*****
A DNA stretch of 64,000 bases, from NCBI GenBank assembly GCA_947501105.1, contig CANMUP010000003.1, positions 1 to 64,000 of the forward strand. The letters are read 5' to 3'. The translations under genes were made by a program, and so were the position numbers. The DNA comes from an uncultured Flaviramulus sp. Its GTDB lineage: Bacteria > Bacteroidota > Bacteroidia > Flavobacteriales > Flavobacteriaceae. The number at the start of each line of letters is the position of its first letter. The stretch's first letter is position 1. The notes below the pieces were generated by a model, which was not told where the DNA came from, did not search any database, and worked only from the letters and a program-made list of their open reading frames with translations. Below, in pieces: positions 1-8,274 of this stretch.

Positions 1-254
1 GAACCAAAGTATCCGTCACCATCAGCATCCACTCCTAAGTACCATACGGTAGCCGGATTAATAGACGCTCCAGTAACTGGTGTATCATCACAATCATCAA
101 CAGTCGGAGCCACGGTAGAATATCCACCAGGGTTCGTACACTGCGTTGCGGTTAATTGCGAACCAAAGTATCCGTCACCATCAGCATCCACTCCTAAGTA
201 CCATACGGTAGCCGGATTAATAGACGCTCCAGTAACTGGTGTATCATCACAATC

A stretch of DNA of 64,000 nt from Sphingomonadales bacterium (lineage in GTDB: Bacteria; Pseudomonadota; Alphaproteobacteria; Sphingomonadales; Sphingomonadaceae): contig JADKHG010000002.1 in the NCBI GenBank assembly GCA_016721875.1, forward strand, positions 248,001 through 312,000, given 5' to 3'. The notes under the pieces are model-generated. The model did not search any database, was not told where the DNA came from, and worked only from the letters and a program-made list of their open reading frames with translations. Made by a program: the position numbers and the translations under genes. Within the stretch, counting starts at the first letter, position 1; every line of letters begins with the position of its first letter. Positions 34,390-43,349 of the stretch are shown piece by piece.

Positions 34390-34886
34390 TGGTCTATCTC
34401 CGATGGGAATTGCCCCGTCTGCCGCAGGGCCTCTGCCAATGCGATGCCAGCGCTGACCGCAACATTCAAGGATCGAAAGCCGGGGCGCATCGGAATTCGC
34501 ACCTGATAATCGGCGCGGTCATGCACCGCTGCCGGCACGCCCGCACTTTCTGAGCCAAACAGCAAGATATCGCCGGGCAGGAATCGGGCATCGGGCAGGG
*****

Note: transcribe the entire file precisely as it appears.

A DNA stretch of 64,000 bases, from NCBI GenBank assembly GCA_947501105.1, contig CANMUP010000003.1, positions 1 to 64,000 of the forward strand. The letters are read 5' to 3'. The translations under genes were made by a program, and so were the position numbers. The DNA comes from an uncultured Flaviramulus sp. Its GTDB lineage: Bacteria > Bacteroidota > Bacteroidia > Flavobacteriales > Flavobacteriaceae. The number at the start of each line of letters is the position of its first letter. The stretch's first letter is position 1. The notes below the pieces were generated by a model, which was not told where the DNA came from, did not search any database, and worked only from the letters and a program-made list of their open reading frames with translations. Below, in pieces: positions 1-8,274 of this stretch.

Positions 1-254
1 GAACCAAAGTATCCGTCACCATCAGCATCCACTCCTAAGTACCATACGGTAGCCGGATTAATAGACGCTCCAGTAACTGGTGTATCATCACAATCATCAA
101 CAGTCGGAGCCACGGTAGAATATCCACCAGGGTTCGTACACTGCGTTGCGGTTAATTGCGAACCAAAGTATCCGTCACCATCAGCATCCACTCCTAAGTA
201 CCATACGGTAGCCGGATTAATAGACGCTCCAGTAACTGGTGTATCATCACAATC

A stretch of DNA of 64,000 nt from Sphingomonadales bacterium (lineage in GTDB: Bacteria; Pseudomonadota; Alphaproteobacteria; Sphingomonadales; Sphingomonadaceae): contig JADKHG010000002.1 in the NCBI GenBank assembly GCA_016721875.1, forward strand, positions 248,001 through 312,000, given 5' to 3'. The notes under the pieces are model-generated. The model did not search any database, was not told where the DNA came from, and worked only from the letters and a program-made list of their open reading frames with translations. Made by a program: the position numbers and the translations under genes. Within the stretch, counting starts at the first letter, position 1; every line of letters begins with the position of its first letter. Positions 34,390-43,349 of the stretch are shown piece by piece.

Positions 34390-34886
34390 TGGTCTATCTC
34401 CGATGGGAATTGCCCCGTCTGCCGCAGGGCCTCTGCCAATGCGATGCCAGCGCTGACCGCAACATTCAAGGATCGAAAGCCGGGGCGCATCGGAATTCGC
34501 ACCTGATAATCGGCGCGGTCATGCACCGCTGCCGGCACGCCCGCACTTTCTGAGCCAAACAGCAAGATATCGCCGGGCAGGAATCGGGCATCGGGCAGGG